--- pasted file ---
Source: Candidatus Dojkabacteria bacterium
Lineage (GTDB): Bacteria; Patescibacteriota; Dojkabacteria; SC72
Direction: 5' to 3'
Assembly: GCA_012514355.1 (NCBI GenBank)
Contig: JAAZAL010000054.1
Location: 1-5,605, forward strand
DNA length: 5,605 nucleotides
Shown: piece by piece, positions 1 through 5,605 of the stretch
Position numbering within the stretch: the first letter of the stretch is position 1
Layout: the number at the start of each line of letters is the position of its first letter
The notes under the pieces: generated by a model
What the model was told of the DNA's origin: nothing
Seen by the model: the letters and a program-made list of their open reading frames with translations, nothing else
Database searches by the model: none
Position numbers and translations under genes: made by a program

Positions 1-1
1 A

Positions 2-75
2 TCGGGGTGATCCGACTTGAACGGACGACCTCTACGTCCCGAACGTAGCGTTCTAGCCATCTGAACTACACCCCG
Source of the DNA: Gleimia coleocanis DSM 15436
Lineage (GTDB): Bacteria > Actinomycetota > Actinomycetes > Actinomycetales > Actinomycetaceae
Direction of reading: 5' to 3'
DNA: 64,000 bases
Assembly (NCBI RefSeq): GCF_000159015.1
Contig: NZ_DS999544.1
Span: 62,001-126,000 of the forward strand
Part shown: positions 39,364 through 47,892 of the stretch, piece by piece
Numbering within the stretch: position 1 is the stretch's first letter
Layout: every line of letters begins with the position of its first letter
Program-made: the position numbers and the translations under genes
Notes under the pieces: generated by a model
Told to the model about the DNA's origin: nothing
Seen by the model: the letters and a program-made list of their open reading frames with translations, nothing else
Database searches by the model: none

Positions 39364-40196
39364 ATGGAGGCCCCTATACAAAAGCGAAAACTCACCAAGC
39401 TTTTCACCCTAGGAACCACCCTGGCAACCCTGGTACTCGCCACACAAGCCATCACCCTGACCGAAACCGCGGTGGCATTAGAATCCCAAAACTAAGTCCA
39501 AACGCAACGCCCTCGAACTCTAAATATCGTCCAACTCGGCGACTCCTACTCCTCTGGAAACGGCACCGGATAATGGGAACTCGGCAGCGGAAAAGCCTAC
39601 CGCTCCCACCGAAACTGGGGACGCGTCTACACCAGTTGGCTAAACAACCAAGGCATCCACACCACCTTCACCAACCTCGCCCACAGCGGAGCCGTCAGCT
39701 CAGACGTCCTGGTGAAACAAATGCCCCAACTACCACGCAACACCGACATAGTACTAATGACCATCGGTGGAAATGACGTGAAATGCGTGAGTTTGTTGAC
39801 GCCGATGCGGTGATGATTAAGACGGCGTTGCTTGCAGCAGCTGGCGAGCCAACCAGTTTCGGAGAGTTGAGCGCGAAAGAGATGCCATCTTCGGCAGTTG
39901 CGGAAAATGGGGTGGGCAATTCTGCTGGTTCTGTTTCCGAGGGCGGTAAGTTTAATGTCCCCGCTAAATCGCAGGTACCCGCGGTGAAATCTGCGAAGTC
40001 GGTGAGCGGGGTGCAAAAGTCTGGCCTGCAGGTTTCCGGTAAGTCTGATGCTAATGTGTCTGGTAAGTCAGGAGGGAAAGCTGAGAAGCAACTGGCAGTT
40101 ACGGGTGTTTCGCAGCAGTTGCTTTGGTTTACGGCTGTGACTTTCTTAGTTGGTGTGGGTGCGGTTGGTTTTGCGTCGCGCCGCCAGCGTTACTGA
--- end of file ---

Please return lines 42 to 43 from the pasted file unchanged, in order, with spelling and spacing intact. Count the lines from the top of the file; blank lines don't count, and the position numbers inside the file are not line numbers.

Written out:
39901 CGGAAAATGGGGTGGGCAATTCTGCTGGTTCTGTTTCCGAGGGCGGTAAGTTTAATGTCCCCGCTAAATCGCAGGTACCCGCGGTGAAATCTGCGAAGTC
40001 GGTGAGCGGGGTGCAAAAGTCTGGCCTGCAGGTTTCCGGTAAGTCTGATGCTAATGTGTCTGGTAAGTCAGGAGGGAAAGCTGAGAAGCAACTGGCAGTT